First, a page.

Calling Dirty Words "provocative erotica" is like calling an orgasm "a pleasant sensation." M. Christian doesn't just peek over the edge; he grabs you and jumps and tells you a story all the way down, a story so strange and wonderful and deeply disturbing that you almost forget you're falling. You just hope you have time to find out how it ends before you hit bottom. It never ends the way you think it will.

M. Christian is that rarest of literary birds, a virtuoso stylist. Oh, I could rhapsodize about his tricolons, his parallel constructions, the noir beat of his prose rhythm. I could revel in the slow roll of his vowels, the crack of his consonants, and yes, even his assonance. But what it all means is that he reads like a dream. You can't open Dirty Words without finding a beautiful sentence.

To get the most out of M. Christian's haunting mix of rapture and horror, exaltation and degradation, love of language and lust for flesh, read him out loud. If you have someone to read him out loud to, someone who knows that the best porn is also art, you're both very lucky.

- Clean Sheets

As it is with anything (food, art, clothing, fill in the blanks), taste in literature is nothing if not subjective. When it comes to erotica, it is doubly so. There are some writers who, through the sheer brilliance of their work, transcend the boundaries of taste and genre in a way that appears almost effortless.

M. Christian is one of those.

Dirty Words, is a challenging and thoroughly enjoyable collection of short stories, all of which incorporates sex - and its peripheral issues - within their scope. Despite the common theme, the stories featured in the book cover a wide spectrum in terms of subject matter.

M. Christian is a writer who doesn't force the reader to labor through overblown descriptions or struggle with metaphors that don't quite 'click'. Rather, his language is so carefully chosen that it comes across as an untailored stream of consciousness: offhand, easily and very, very honest. It is the kind of writing that makes the process of reading seem unnecessary - the ideas simply exist on the page like surprises, waiting to be experienced.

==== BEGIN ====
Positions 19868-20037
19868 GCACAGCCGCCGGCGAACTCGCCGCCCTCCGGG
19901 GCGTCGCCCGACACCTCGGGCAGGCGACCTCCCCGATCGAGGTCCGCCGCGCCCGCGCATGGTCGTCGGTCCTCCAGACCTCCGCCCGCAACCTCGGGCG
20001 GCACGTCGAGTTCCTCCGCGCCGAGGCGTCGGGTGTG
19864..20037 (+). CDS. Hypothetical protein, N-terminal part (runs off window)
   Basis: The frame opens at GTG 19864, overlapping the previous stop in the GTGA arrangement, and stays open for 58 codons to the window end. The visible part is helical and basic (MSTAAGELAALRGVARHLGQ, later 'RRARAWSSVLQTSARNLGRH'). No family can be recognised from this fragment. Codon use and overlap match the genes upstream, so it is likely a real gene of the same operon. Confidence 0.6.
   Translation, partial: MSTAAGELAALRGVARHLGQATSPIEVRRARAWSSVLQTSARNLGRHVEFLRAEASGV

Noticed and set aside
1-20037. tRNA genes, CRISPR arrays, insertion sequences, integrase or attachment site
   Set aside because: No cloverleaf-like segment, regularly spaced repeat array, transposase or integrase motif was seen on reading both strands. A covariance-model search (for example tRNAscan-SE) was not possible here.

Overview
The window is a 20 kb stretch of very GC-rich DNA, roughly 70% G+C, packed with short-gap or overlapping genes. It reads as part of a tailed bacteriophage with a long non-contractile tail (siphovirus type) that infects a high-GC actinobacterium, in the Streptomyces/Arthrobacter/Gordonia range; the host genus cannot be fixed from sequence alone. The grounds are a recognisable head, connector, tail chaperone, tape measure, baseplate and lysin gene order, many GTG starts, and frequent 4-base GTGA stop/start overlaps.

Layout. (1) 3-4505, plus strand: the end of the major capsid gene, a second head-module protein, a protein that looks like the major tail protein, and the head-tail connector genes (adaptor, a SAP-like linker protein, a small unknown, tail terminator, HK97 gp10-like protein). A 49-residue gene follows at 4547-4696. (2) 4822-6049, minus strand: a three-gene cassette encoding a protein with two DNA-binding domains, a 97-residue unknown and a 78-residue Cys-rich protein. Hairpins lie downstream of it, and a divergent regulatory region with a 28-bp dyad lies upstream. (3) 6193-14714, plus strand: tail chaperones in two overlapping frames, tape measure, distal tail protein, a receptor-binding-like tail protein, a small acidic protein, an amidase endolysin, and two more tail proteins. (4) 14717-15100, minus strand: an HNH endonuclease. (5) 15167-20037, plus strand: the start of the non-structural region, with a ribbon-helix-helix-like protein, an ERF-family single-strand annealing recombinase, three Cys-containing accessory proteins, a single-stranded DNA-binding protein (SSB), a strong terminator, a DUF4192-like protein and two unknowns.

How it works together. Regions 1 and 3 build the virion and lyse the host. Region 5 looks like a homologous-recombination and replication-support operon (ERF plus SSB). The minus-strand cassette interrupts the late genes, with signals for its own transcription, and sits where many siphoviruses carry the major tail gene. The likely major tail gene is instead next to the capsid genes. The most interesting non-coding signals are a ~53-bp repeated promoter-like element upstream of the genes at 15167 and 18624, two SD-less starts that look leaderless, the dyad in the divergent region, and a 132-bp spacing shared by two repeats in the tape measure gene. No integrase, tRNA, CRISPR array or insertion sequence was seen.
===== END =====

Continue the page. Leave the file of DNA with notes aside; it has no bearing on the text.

I strongly recommend you experience Dirty Words by M. Christian for yourself

- Outlooks


Part folklore, part pornography, part horror, part brutal romance - and all erotically kick-ass. Dirty Words takes readers in a tour of 14 contorted mental interiors and labyrinthine psychic dungeons inhabiting M. Christian's mind. This is not a collection of short stories where the music swells and the camera pans to clouds passing the bedroom window on a moonlit night.

Smart, hot, and vorpal-blade sharp, Dirty Words is perfect reading for those who love their sex fantasies in-you-face and are unafraid of a little blood

- AVN Inprint

Order a copy today!

Lethe Press
If you're interested in reviewing Dirty Words please email M.Christian:

Tuesday, December 16, 2008

A Special Preview -

I'm extremely pleased to be able to report that my very first collection, Dirty Words, is going to be reprinted by the very cool folks at Lethe Press. Here's a preview of the cover of the new edition. Stay tuned for more info ....